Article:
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Tailoring dresses

Updated on September 16, 2012

Dresses are tricky; they can serve very important purposes, as for weddings or proms, but they don’t always fit right, especially if you didn’t spend a zillion dollars on them. You may have to end up tailoring your dress.

Here are some tips to help you out.

Hemming: Oftentimes dresses are made to fit people who are 5’9’’… which most women are not. You’re probably going to end up hemming your dress. You can use a sewing machine and sew the ends the way you would normally, or you can use fabric glue, iron-on hem binding, or hemming tape, depending on what the dress will be used for. If you’re sewing, fold the fabric over and pin it so that it will stay the way you want it while you sew. Cut off any extra fabric.

Adding length: If you’re too tall, you may want to add material by buying a shawl or wrap and adding the fabric to the bottom. Also, you can make the dress a high/low hem piece; you can make it short in the front and longer in the back, because this is supposedly an “in” style.

Taking the dress in/out: You should order a size bigger if you’re getting it online so you can take it in safely. Just remember that if you let fabric out, it may have visible needle holes in it. Also, there may not be enough fabric. Remember to work inside-out when you sew, after you pin, of course.

Trains: If your dress has a train, a way to make your dress danceable is to sew a handmade hook and eye to the back of the dress so you can lift the extra material and “hook” it onto a button where it can hang. Lift the train so that the bottom rests where you want it, then sew a nice pearl or stone button to the back of the dress where you will hang the train. Sew some loops onto the train so you can hang the train by the loops on the to button, and there you go! This way it can go from long to short in no time.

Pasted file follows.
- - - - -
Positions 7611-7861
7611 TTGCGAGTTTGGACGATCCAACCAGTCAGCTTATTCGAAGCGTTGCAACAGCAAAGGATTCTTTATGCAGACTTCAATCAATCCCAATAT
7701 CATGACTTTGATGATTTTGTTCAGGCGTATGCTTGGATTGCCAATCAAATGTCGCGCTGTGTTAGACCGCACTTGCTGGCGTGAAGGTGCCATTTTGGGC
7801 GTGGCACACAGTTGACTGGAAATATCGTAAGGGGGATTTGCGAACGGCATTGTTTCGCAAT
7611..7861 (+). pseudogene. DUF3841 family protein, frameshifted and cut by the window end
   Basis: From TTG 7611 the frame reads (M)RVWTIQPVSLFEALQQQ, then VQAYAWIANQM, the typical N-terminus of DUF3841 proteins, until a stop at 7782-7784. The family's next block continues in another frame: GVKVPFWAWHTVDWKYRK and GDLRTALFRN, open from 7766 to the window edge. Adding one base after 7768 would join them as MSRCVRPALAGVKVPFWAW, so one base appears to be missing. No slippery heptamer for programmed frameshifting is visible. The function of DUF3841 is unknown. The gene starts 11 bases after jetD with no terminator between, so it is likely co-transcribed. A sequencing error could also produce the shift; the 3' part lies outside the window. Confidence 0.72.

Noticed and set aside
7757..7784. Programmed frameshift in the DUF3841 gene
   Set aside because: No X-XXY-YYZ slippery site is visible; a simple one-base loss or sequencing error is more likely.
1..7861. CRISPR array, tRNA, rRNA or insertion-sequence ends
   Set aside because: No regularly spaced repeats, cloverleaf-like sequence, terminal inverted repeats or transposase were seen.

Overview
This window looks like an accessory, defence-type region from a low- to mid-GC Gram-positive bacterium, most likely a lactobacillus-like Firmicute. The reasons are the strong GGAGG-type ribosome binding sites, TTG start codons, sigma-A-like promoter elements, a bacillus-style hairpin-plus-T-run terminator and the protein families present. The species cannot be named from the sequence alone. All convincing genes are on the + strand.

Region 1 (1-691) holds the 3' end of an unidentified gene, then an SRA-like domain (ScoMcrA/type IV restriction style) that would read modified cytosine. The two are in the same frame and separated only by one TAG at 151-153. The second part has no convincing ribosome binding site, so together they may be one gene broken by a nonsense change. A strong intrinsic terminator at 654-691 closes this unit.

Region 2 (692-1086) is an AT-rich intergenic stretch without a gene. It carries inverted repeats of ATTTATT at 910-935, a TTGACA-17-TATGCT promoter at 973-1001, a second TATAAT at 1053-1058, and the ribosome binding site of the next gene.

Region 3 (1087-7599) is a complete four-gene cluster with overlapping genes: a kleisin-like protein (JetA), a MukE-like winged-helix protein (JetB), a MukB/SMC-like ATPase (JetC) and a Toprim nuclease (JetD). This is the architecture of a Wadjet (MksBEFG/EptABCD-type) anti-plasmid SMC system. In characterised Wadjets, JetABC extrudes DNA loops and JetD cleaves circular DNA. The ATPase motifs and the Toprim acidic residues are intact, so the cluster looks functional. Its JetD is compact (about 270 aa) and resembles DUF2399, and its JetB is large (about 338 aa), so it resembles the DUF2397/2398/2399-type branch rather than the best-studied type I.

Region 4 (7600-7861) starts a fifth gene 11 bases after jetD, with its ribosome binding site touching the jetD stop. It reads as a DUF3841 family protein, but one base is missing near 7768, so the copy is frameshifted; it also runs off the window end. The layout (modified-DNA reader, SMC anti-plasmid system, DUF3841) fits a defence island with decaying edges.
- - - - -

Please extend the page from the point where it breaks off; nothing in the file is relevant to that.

If you’re not confident enough about your tailoring abilities, it’s okay to call a seamstress or tailor. Make sure you see the kind of work a potential seamstress has done before you let them do the work; if they’ve worked on wedding dresses, that’s a good sign. Get a bid first before you end up paying more than you want to.


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    • profile image

      angel 2 years ago

      Thanks for sharing.

      Thanks for helping.

    • profile image

      kelly 7 years ago

      i am wondering if theres a website that gives step by step guidelines on fit i have fair skills in sewing but really need to work on fit ? any help is greatly appreciated thnx

    • ruisky888 profile image

      ruisky888 8 years ago

      Take a look here, there may be what you want.(Free Shipping Now ! ! !),name,100051...

    • LisaPark profile image

      LisaPark 9 years ago from Philippines

      Thanks for the tips and ideas..^^ It has been a great help.

    • Debby Bruck profile image

      Debby Bruck 9 years ago

      oh my gosh! Your link to "My Custom Clothing" are such expensive items. I thought you were a seamstress and it was your personal webpage or link to another hubpage about your designs. How do you write so many hubs? and have so many fans? Totally awesome. Do you write an article a day? All the best, Debby

    • ripplemaker profile image

      Michelle Simtoco 9 years ago from Cebu, Philippines

      I don't know how to sew. I think I have to run to a professional seamstress :-)

    • Zsuzsy Bee profile image

      Zsuzsy Bee 9 years ago from Ontario/Canada

      Having fixed messes that people have done for more then 30 years give the job of fixing important clothes to a proffessional please. You will save a lot of agony in the long run.

      Adding pieces of a shawl or wrap???? in most cases will look like a patch job if its not done with some finesse.

      regards Zsuzsy